In 2013, IAPCS and its journal Peacebuilding decided to inaugurate the NOB (Notorious Belligerent) Prize, as a gentle way of mocking the Nobel Peace Prize. Over the years, the Nobel Peace Prize (began by the inventor of dynamite) has been awarded to some very questionable winners; Henry Kissinger and Menachem Begin come to mind. President Obama was has continued his unrestricted drone warfare campaign despite being a Peace Prize laureate. While the Nobel Peace Prize comes with a hefty cheque attached, the NOB Prize only brings ignominy. Nominations for the NOB Prize were sought via social media, with a committee of peace and conflict scholars making the final decision. For more information, please contact email@example.com or firstname.lastname@example.org.
For 2013, The NOB Prize is awarded to Syrian President Bashar al-Assad. President Assad is embroiled in a bloody civil war that is of his own making. As part of a ruling dynasty, he has placed his own power before the lives of his citizens. In July 2013, the United Nations estimated that the war had cost over 100,000 lives, while up to six million people are thought to have been displaced. There are also persistent reports of arrests, torture, and disappearances carried out by state forces. The destruction caused by Assad’s regime has been enormous, with many urban areas razed to the ground by the indiscriminate use of weapons.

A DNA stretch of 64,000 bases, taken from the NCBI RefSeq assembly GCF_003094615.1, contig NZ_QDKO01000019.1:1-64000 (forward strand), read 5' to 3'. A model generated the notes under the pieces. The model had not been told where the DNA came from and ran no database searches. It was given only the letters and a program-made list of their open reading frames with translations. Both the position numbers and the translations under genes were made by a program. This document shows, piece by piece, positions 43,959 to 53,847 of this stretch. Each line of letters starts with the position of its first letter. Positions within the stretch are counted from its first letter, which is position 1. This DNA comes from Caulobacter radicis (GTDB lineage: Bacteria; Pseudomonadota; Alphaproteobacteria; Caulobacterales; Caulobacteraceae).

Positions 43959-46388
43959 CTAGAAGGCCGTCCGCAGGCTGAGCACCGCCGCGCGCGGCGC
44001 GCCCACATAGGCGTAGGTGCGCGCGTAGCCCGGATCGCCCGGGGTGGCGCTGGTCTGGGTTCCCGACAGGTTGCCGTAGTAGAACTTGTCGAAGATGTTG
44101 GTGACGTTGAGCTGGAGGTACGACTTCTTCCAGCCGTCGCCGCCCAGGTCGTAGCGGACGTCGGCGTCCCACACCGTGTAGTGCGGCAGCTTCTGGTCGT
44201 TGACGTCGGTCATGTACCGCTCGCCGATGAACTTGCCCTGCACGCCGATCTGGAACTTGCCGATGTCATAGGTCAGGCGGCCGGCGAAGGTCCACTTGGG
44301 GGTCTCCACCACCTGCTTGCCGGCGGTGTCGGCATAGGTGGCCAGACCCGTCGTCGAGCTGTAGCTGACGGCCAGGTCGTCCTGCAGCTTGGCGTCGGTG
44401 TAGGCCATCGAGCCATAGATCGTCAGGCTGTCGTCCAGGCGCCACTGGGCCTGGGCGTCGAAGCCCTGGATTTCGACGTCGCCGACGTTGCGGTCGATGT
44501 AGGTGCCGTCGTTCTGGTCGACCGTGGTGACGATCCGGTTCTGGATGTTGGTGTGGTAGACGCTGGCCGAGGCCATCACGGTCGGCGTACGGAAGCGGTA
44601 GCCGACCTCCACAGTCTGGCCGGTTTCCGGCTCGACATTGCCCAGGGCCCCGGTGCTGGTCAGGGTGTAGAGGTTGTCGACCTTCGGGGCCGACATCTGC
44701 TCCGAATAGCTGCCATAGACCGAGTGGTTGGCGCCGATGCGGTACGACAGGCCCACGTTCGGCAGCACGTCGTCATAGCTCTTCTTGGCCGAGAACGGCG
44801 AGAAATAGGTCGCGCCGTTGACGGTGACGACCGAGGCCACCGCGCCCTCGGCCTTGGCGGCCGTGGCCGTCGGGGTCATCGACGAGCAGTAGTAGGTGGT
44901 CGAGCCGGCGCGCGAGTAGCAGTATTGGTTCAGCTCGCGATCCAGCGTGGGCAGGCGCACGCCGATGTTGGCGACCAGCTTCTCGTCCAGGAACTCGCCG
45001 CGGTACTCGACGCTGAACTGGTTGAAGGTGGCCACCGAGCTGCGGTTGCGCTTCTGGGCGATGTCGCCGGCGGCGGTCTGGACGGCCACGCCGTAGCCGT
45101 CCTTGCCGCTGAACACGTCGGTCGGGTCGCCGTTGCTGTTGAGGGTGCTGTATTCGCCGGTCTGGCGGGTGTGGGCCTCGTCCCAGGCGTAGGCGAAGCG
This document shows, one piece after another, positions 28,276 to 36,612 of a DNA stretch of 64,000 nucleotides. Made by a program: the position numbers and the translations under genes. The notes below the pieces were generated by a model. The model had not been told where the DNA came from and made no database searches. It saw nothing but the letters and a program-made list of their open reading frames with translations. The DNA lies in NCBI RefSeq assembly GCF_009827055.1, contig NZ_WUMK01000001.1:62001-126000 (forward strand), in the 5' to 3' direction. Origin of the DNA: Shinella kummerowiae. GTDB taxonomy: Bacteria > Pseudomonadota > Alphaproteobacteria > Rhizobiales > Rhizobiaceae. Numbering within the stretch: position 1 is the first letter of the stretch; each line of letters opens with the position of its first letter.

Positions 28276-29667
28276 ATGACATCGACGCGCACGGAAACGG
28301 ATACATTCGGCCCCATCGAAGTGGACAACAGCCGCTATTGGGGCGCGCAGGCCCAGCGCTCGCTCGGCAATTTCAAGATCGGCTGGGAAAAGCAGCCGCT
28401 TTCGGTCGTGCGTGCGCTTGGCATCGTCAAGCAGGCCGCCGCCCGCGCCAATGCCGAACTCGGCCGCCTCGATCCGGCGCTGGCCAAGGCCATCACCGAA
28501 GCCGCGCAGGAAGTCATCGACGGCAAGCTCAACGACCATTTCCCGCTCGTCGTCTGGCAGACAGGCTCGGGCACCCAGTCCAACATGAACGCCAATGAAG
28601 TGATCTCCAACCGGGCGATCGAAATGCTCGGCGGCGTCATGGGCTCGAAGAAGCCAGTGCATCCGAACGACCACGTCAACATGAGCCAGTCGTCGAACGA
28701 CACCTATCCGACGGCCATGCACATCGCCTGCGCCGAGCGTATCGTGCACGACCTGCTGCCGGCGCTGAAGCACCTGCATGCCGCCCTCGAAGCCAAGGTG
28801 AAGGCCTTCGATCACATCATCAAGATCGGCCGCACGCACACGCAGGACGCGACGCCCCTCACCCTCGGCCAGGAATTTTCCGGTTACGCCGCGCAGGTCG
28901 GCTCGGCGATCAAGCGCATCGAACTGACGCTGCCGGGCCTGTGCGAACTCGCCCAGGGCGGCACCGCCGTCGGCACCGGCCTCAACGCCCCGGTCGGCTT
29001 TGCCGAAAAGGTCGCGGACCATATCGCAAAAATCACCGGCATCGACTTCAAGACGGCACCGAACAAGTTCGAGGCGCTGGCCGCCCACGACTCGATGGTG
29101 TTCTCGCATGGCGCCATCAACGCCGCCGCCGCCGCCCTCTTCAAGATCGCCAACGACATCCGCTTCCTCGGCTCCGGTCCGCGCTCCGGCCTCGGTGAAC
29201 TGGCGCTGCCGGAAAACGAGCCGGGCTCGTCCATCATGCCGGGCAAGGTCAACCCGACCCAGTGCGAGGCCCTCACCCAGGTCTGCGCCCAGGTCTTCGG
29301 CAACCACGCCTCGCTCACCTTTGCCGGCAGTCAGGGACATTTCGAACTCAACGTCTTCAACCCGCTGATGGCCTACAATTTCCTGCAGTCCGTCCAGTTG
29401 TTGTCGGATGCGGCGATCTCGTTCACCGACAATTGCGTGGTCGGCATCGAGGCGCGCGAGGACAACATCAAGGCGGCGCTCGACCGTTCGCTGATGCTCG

President Assad has constructed a political system that only he can lead. He has created a situation in which there can be no legitimate political opposition to his rule. As a result, when people began to protest against his autocratic rule, his first instinct was to have a security-led crack-down on opposition. This has escalated into a full-scale civil war that has caused instability and suffering across the region. He deserves the Nob Peace Prize for his spectacular obtuseness and refusal to put anything or anyone before his personalised rule.
The NOB Prize Committee reached a unanimous decision in relation President Assad, although Lord’s Resistance Army leader Joseph Kony was given a dishonourable mention.